The front of the box is supposed to resemble the original wooden style boxes the figures came in and have a large open window to see the figure inside


The back of the box reuses the original Action Solider artwork with a picture showing the 4 figures in the set, which art Soldier, Pilot, Marine and Sailor. 


The Soldier comes with no accessories and is based on the 1994 figure, His accessory is the keychain that comes attached to his back via a plug. If you had the 1994 version through the retail sets, then you have this figure already, though the only real thing to note is that it's a cheaper manufacturing process and much more fragile plastic than an actual Hasbro release. He is very likely to be broken and probably wouldn't survive being a keychain long before being broken. 


There are two distinct versions of the figure and neither is more rare than the other. In this case, one has a the keychain plug over the screwhole, the other has the plug molded between the shoulders. Many fans have actually broken these plugs off so they can be used as proper action figures.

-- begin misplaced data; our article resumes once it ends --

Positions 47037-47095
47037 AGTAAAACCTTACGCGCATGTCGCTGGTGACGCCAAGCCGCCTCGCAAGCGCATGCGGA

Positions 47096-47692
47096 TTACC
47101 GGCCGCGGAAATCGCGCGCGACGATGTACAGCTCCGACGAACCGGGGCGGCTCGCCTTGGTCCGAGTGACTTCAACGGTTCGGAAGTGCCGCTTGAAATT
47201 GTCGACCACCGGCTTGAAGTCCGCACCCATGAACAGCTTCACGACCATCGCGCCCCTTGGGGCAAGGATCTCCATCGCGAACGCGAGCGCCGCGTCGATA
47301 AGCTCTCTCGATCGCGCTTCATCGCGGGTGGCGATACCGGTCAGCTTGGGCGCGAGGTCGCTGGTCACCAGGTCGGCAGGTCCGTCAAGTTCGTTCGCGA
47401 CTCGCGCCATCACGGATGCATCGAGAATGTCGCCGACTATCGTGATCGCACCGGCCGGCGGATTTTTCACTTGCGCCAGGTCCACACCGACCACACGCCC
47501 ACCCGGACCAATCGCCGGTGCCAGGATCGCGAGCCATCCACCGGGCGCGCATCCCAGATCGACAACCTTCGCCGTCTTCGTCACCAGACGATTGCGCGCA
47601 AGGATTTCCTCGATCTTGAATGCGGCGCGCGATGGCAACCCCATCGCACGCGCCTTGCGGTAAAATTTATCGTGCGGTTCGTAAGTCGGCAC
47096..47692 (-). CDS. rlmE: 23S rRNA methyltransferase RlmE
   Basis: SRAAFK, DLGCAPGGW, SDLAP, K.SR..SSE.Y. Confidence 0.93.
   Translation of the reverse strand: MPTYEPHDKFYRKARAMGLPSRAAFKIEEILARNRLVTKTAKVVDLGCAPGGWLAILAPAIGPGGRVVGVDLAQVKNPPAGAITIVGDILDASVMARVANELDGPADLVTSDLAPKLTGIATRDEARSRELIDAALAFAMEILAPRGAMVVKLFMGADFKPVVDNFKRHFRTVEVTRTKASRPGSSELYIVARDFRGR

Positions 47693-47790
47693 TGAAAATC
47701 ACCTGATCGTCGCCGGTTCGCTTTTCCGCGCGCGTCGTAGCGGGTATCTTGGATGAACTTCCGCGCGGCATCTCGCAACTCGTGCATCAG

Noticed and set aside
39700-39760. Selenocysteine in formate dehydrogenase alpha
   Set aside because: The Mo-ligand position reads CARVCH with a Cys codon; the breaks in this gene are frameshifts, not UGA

These figures can  be bought for much cheaper on the secondary market, even a complete set of 4 can cost as little as £20 plus import from the United States. 






Thursday, 25 February 2016

Nerdversity Reviews - Cabin Pressure Series 3, Episode 3: Newcastle


Newcastle aired on BBC Radio 4 on 15th July 2011 and starred:
  • Tom Goodman-Hill as Martin
  • Roger Allam as Douglas
  • Stephanie Cole as Carolyn
  • John Finnemore as Arthur
  • Anthony Head as Herc Shipwright
  • Mark Williams as Eddie
  • Anna Crilly as Linda Fairburn
Note: Tom Goodman-Hill replaces Benedict Cumberbatch who was sick.

The episode opens with Carolyn telling the others that they have a job with Air Caledonian, a Scottish firm who wants them to fly out replacement pilots because one of them was sick. Arthur asks what would happen if Martin or Douglas got sick, Carolyn says they wouldn't dare. Martin comes in and sounds different to normal, but everyone passes it off.

In the portacabin, Martin is printing off a CV to hand in to Air Cal, hoping he'd get a job with them. Douglas learns that one of the pilots he's flying is Herc Shipwright, an old friend of his from Air England, and the other is Linda Fairburn, one that Martin hits it off with rather quickly.